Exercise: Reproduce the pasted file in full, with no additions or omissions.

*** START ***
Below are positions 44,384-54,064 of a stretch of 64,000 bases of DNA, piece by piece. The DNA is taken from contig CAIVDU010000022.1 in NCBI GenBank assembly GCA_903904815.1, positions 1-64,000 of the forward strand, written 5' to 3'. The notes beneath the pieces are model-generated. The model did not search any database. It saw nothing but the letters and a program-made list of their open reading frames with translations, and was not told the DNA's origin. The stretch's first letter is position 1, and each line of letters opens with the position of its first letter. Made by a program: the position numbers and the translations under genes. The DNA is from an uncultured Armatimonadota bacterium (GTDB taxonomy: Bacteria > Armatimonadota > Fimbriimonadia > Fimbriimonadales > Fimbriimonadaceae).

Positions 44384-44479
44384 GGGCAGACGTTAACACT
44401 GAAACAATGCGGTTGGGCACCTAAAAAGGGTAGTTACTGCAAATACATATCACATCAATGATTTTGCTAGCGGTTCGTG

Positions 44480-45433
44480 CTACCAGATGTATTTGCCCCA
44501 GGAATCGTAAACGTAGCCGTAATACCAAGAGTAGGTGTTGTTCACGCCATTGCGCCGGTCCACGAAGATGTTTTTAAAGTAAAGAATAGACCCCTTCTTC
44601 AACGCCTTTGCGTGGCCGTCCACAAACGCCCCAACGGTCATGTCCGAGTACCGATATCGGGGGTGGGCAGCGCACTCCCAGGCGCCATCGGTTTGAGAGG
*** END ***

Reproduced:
Below are positions 44,384-54,064 of a stretch of 64,000 bases of DNA, piece by piece. The DNA is taken from contig CAIVDU010000022.1 in NCBI GenBank assembly GCA_903904815.1, positions 1-64,000 of the forward strand, written 5' to 3'. The notes beneath the pieces are model-generated. The model did not search any database. It saw nothing but the letters and a program-made list of their open reading frames with translations, and was not told the DNA's origin. The stretch's first letter is position 1, and each line of letters opens with the position of its first letter. Made by a program: the position numbers and the translations under genes. The DNA is from an uncultured Armatimonadota bacterium (GTDB taxonomy: Bacteria > Armatimonadota > Fimbriimonadia > Fimbriimonadales > Fimbriimonadaceae).

Positions 44384-44479
44384 GGGCAGACGTTAACACT
44401 GAAACAATGCGGTTGGGCACCTAAAAAGGGTAGTTACTGCAAATACATATCACATCAATGATTTTGCTAGCGGTTCGTG

Positions 44480-45433
44480 CTACCAGATGTATTTGCCCCA
44501 GGAATCGTAAACGTAGCCGTAATACCAAGAGTAGGTGTTGTTCACGCCATTGCGCCGGTCCACGAAGATGTTTTTAAAGTAAAGAATAGACCCCTTCTTC
44601 AACGCCTTTGCGTGGCCGTCCACAAACGCCCCAACGGTCATGTCCGAGTACCGATATCGGGGGTGGGCAGCGCACTCCCAGGCGCCATCGGTTTGAGAGG